Summer brings a different routine for many families. Kids are home from school, and strict schedules often give way to more unstructured days and nights. This isn't the time to give up on your commitment to a green routine, though. It's actually a good time to set expectations for a fun and energy-efficient summer.

Oftentimes, the biggest summer struggle with kids is limiting their amount of screen time, whether it's playing video games, watching TV or surfing the Web. Too much screen time has not only been documented to have a negative effect on children's behavior, sleep, health and learning abilities, it also can have an impact on your energy bills. These devices use their own electricity, plus they generate heat that must be combated by turning down the air conditioning thermostat.

Next time your kids want to turn on the television or computer, suggest they try one of these 10 activities instead. They all use very little or no extra energy:

  • Go outside and play ball. Whether you want to practice your soccer, baseball or basketball moves, you don't necessarily need a huge yard or specialized equipment to play ball. You might even try a different kind of ball game – bocce ball, golf or volleyball, for example.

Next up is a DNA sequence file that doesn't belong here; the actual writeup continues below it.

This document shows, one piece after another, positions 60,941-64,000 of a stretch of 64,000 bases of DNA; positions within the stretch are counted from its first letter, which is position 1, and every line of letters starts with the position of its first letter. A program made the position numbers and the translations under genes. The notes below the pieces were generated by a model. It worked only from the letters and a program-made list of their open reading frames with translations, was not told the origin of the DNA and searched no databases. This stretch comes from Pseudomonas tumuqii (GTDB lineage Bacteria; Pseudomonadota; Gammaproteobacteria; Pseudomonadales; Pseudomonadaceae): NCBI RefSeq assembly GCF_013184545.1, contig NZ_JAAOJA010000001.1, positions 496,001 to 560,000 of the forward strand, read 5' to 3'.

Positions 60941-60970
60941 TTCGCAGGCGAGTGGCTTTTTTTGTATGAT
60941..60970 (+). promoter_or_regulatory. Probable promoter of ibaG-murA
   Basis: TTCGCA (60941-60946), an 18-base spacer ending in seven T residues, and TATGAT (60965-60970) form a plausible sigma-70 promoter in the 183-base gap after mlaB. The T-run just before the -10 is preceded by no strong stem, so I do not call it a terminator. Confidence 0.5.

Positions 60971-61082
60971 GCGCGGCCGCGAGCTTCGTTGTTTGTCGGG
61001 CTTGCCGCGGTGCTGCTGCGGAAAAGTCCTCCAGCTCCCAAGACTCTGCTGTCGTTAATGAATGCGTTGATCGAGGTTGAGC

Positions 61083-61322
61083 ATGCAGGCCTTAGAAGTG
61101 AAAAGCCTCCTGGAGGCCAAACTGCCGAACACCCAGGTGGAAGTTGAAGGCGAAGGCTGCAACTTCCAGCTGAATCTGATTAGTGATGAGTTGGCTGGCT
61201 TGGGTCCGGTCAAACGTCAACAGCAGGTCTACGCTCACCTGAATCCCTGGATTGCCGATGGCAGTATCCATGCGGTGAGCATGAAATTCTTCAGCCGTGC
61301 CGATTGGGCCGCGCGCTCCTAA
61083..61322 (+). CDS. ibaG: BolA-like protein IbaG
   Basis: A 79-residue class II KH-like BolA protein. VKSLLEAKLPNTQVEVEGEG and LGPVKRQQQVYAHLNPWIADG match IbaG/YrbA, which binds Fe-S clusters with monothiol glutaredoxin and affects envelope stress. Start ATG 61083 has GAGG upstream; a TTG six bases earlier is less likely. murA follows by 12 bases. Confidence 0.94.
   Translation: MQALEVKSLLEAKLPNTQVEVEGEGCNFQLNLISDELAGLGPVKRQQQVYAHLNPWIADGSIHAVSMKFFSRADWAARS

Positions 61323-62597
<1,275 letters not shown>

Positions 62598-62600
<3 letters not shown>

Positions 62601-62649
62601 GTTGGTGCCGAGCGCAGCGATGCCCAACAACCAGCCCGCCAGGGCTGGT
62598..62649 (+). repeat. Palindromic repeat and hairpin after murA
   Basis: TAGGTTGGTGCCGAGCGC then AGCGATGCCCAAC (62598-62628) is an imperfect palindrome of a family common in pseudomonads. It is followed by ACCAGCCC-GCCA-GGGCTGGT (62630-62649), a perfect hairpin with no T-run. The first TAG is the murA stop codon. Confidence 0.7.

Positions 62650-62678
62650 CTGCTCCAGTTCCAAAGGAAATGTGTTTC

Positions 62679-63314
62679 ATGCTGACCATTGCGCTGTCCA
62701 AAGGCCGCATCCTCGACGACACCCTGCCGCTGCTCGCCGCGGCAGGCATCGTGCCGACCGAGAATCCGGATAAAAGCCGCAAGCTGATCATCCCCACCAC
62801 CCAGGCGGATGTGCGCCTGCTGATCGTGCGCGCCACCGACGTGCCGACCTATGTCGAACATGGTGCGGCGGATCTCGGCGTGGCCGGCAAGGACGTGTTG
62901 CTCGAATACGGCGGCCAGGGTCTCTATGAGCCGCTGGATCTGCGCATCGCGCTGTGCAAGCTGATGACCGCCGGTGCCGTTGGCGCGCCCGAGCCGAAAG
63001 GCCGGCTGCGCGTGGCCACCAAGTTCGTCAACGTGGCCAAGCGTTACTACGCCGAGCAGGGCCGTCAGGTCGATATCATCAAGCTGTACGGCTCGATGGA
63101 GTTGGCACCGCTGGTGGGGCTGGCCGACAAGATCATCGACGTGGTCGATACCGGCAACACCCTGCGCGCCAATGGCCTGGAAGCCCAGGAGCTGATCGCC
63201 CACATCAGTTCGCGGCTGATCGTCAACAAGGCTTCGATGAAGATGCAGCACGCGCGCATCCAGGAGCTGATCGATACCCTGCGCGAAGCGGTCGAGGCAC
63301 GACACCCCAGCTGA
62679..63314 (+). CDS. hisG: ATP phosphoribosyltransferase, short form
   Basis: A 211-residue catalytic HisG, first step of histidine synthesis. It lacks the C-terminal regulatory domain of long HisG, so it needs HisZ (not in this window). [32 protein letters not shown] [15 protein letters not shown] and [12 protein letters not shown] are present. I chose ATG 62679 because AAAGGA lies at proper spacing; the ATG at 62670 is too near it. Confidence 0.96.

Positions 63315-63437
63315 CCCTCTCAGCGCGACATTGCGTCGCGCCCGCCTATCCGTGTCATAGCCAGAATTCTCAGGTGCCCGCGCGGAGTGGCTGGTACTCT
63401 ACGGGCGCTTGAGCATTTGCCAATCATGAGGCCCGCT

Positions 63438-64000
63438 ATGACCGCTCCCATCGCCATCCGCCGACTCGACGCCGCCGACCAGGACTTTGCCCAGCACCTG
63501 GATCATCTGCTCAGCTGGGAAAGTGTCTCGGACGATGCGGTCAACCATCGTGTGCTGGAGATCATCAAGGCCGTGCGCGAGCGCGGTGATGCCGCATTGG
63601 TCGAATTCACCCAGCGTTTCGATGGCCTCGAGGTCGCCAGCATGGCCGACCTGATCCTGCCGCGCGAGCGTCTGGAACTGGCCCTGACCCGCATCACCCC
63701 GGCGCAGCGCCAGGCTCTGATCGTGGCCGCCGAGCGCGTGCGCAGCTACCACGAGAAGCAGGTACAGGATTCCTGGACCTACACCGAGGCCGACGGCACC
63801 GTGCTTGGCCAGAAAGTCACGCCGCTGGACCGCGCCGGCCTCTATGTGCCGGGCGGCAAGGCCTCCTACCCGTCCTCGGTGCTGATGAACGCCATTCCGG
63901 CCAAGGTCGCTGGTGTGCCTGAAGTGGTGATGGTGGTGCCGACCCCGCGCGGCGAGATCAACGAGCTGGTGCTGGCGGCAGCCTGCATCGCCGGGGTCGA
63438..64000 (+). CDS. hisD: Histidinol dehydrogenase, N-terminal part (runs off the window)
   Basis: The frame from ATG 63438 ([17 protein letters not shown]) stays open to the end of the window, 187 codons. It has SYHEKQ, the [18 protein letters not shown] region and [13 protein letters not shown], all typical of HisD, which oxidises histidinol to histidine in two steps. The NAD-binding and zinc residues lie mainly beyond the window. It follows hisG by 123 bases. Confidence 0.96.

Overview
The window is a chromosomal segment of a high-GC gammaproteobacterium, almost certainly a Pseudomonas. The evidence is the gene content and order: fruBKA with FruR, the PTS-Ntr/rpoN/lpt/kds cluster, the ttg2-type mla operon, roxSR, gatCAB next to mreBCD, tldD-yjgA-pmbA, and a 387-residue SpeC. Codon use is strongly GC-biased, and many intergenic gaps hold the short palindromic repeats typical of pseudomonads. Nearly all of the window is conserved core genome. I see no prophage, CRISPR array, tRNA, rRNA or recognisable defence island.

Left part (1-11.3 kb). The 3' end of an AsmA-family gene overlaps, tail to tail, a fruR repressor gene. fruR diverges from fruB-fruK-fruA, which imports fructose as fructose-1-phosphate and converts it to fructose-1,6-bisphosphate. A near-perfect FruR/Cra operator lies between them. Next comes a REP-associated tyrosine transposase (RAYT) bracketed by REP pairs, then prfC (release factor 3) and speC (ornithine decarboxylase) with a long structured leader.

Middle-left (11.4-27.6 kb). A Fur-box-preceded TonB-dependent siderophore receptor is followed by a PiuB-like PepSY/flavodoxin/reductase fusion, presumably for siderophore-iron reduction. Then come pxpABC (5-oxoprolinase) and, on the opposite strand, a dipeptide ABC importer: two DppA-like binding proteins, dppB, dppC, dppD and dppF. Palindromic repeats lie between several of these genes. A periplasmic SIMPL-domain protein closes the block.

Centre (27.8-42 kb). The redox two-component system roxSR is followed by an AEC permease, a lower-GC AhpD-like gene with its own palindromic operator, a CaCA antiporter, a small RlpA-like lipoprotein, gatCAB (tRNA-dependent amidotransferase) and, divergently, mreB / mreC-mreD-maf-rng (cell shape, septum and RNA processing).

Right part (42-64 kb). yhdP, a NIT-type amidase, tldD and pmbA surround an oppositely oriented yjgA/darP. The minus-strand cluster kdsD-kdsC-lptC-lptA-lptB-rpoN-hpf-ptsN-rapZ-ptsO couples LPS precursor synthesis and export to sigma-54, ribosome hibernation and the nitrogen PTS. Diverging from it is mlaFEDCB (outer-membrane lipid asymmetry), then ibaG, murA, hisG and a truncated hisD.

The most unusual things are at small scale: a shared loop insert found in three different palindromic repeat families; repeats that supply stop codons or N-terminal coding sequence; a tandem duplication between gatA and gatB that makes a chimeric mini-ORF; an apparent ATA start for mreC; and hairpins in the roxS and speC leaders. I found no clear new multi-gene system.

• Create a treasure hunt. Write and hide clues for your siblings or friends to follow to find a prize. You might pick a theme to make it easier (for example, all clues are hidden inside household appliances) or more challenging (all clues are written in song lyrics).
  • Create an obstacle course. Use whatever you have on hand – a swing set, a low wall, jump rope, hoops – to set a course for weaving, jumping and running. Time yourself and others to see who gets through the fastest. Make it harder as you get faster.
  • Make dinner for your family. Try cold dishes such as sandwiches or salads that don't require heating the house with the stove or oven. Use a familiar recipe or create one of your own and name the dish after yourself!
  • Create frozen fruity treats. Fill ice cube trays with fruit juice and add in a piece of fruit, vegetable or herb. See who can come up with the craziest, yet still delicious, combination.
  • Find a new book series and read every book. This may be in a genre you've never tried before or a series from your grandparents' generation.
  • Write a play or song and perform it. Put together costumes and props for the performance. Don't know where to start? Think of your favorite animal, character or sport for inspiration.
  • Play board games, but make up new rules. Don't be afraid to combine elements from different games to create a new one – just remember to put pieces back in their right boxes.
  • Make gifts or cards for your family members. Incorporate photographs, pictures or objects that truly represent your relative or your relationship.
  • Start a collection. Gather a leaf from each kind of plant in your yard or see how many objects you can find that start with "M" or that are yellow. The possibilities are endless.

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